Timolol maleate

The drug is usually used as a first-line agent in children. It works by decreasing aqueous production from ciliary body. The side-effects are bronchospasm, apnea, and bradycardia. Children are more susceptible than adults to side effects like bronchospasm due to risk of systemic absorption.[35] The use of betaxolol (b1 selective antagonist), timolol 0.25% gel, and timolol 0.1% can help to avoid these side. Topical administration is reported to have caused average decrease of 30.7% in IOP.[36]

Alpha 2 agonists

These drugs are mainly avoided in children. These drugs act by decreasing the aqueous secretion. Several studies on the efficacies of the drug has been reported.[37],[38] There is limited use in children below 2 years of age for the risk of apnea.[39] Brimonidine causes bradycardia, hypotension, hypotonia, and apnea in infants and severe lethargy in toddlers.


These groups of drugs increase the uveoscleral outflow. Latanoprost has showed to have achieved >15% reduction in IOP (termed as responders) in older children.[40] The side effects are minimal but there is darkening of the iris as seen in adults. A study by Quaranta L et al. reported travoprost to have minimal adverse effects in children and was effective in lowering IOP in selective group of patients.[41]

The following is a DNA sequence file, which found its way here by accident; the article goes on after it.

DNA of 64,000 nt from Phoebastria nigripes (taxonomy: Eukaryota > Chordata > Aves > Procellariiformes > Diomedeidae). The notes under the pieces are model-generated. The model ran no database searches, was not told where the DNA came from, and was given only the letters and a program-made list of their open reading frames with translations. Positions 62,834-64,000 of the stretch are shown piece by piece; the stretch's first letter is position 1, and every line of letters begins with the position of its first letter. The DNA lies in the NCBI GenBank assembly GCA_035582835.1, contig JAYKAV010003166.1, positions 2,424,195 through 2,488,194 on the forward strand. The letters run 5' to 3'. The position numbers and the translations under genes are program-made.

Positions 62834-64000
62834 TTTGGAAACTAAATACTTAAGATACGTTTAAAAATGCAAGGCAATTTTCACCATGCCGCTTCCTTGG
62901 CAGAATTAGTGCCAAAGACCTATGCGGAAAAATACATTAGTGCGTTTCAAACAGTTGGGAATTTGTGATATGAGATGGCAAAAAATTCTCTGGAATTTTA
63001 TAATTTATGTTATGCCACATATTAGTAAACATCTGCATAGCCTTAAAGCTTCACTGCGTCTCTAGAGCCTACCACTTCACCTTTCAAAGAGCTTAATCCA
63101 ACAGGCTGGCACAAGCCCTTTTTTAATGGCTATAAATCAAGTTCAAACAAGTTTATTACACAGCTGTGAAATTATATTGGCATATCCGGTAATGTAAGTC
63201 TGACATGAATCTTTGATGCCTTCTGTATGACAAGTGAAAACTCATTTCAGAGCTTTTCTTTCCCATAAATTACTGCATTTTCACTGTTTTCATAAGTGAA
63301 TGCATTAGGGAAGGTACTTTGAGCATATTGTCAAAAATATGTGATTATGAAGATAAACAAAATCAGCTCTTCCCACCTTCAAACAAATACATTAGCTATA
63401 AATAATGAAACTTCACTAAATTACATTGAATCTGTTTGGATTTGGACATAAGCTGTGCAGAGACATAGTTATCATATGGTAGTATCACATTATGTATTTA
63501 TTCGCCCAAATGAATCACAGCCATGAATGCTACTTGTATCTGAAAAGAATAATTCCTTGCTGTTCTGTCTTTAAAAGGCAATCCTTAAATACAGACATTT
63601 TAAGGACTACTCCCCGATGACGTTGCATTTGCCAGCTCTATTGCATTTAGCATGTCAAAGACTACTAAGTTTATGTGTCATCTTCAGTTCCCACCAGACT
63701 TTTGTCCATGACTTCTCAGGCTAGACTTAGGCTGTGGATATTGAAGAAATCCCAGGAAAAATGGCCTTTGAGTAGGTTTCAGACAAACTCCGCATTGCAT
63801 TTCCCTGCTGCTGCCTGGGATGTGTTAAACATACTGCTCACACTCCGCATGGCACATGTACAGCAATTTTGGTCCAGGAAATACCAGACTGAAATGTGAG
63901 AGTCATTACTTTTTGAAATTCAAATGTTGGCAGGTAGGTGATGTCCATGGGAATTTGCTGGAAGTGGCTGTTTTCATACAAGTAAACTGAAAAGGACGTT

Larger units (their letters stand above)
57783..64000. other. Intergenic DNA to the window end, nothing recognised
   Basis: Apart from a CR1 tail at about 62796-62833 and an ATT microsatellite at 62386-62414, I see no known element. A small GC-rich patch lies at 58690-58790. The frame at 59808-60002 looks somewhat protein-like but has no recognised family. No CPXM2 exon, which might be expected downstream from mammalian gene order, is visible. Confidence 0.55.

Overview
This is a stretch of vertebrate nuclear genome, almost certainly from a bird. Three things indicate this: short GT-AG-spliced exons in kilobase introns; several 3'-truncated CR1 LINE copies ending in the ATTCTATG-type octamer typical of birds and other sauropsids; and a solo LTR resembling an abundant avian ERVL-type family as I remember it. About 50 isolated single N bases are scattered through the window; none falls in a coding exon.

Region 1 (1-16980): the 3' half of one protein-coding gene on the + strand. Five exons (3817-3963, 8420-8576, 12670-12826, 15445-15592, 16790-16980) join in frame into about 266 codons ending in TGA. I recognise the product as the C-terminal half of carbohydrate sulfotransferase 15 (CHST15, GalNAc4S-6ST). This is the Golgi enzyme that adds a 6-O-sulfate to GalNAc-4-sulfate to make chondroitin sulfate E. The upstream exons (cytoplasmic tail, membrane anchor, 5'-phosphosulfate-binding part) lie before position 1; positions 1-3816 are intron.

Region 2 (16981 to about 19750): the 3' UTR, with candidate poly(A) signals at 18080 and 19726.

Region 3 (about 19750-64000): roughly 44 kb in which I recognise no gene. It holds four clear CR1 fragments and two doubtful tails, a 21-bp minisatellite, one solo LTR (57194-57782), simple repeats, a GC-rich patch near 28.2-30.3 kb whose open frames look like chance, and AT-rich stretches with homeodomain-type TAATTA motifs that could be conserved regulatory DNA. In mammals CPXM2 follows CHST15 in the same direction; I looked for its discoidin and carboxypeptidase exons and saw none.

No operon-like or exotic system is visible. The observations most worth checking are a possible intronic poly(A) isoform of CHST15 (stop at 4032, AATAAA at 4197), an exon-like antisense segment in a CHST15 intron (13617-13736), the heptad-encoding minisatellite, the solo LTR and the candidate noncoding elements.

Carbonic anhydrase inhibitors

They act by suppressing the aqueous production. This drug can be used by both topical and systemic routes. Oral acetazolamide is more effective in lowering IOP and is used at doses of 5 mg/kg/day. They have additive effect with prostaglandins.[42] They also act as good adjunct in postoperatively where the IOP is high with one anti-glaucoma medication.[43] Metabolic acidosis is one of the complications of oral treatment.

Other drugs: pilocarpine has limited use in pediatric patients. Certain osmotic drugs like mannitol can be administered in children with the developmental glaucomas to reduce the IOP before surgery. It can also be given to patients with IOPs that are high even with standard medical therapy.